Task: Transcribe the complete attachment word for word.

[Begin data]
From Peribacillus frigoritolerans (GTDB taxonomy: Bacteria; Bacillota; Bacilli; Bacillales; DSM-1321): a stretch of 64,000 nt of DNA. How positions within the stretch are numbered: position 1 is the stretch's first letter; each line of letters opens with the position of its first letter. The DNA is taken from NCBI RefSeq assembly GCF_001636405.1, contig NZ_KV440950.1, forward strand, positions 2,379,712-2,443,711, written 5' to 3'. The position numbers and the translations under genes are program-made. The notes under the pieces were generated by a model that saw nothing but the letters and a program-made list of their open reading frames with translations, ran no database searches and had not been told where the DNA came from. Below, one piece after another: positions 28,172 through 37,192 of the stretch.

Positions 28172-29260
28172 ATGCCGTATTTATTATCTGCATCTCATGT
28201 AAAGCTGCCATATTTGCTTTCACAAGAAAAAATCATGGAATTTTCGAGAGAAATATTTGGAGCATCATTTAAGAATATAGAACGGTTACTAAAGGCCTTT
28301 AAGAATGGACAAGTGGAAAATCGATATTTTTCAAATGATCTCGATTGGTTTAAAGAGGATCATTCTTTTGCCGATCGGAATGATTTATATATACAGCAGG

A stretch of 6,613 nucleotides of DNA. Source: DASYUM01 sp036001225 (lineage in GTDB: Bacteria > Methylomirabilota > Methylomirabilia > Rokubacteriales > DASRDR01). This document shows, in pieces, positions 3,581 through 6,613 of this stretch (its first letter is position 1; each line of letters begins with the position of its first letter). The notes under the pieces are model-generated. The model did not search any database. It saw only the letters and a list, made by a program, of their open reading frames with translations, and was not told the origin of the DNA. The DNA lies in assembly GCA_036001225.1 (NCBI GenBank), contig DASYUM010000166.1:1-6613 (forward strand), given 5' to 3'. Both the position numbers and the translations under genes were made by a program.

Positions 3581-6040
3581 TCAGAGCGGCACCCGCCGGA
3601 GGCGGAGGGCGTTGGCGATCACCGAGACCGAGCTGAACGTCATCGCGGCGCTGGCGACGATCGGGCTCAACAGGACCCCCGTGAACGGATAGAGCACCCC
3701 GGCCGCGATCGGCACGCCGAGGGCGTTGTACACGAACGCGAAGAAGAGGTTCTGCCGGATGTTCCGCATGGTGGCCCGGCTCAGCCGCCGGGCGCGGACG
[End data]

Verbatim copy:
From Peribacillus frigoritolerans (GTDB taxonomy: Bacteria; Bacillota; Bacilli; Bacillales; DSM-1321): a stretch of 64,000 nt of DNA. How positions within the stretch are numbered: position 1 is the stretch's first letter; each line of letters opens with the position of its first letter. The DNA is taken from NCBI RefSeq assembly GCF_001636405.1, contig NZ_KV440950.1, forward strand, positions 2,379,712-2,443,711, written 5' to 3'. The position numbers and the translations under genes are program-made. The notes under the pieces were generated by a model that saw nothing but the letters and a program-made list of their open reading frames with translations, ran no database searches and had not been told where the DNA came from. Below, one piece after another: positions 28,172 through 37,192 of the stretch.

Positions 28172-29260
28172 ATGCCGTATTTATTATCTGCATCTCATGT
28201 AAAGCTGCCATATTTGCTTTCACAAGAAAAAATCATGGAATTTTCGAGAGAAATATTTGGAGCATCATTTAAGAATATAGAACGGTTACTAAAGGCCTTT
28301 AAGAATGGACAAGTGGAAAATCGATATTTTTCAAATGATCTCGATTGGTTTAAAGAGGATCATTCTTTTGCCGATCGGAATGATTTATATATACAGCAGG

A stretch of 6,613 nucleotides of DNA. Source: DASYUM01 sp036001225 (lineage in GTDB: Bacteria > Methylomirabilota > Methylomirabilia > Rokubacteriales > DASRDR01). This document shows, in pieces, positions 3,581 through 6,613 of this stretch (its first letter is position 1; each line of letters begins with the position of its first letter). The notes under the pieces are model-generated. The model did not search any database. It saw only the letters and a list, made by a program, of their open reading frames with translations, and was not told the origin of the DNA. The DNA lies in assembly GCA_036001225.1 (NCBI GenBank), contig DASYUM010000166.1:1-6613 (forward strand), given 5' to 3'. Both the position numbers and the translations under genes were made by a program.

Positions 3581-6040
3581 TCAGAGCGGCACCCGCCGGA
3601 GGCGGAGGGCGTTGGCGATCACCGAGACCGAGCTGAACGTCATCGCGGCGCTGGCGACGATCGGGCTCAACAGGACCCCCGTGAACGGATAGAGCACCCC
3701 GGCCGCGATCGGCACGCCGAGGGCGTTGTACACGAACGCGAAGAAGAGGTTCTGCCGGATGTTCCGCATGGTGGCCCGGCTCAGCCGCCGGGCGCGGACG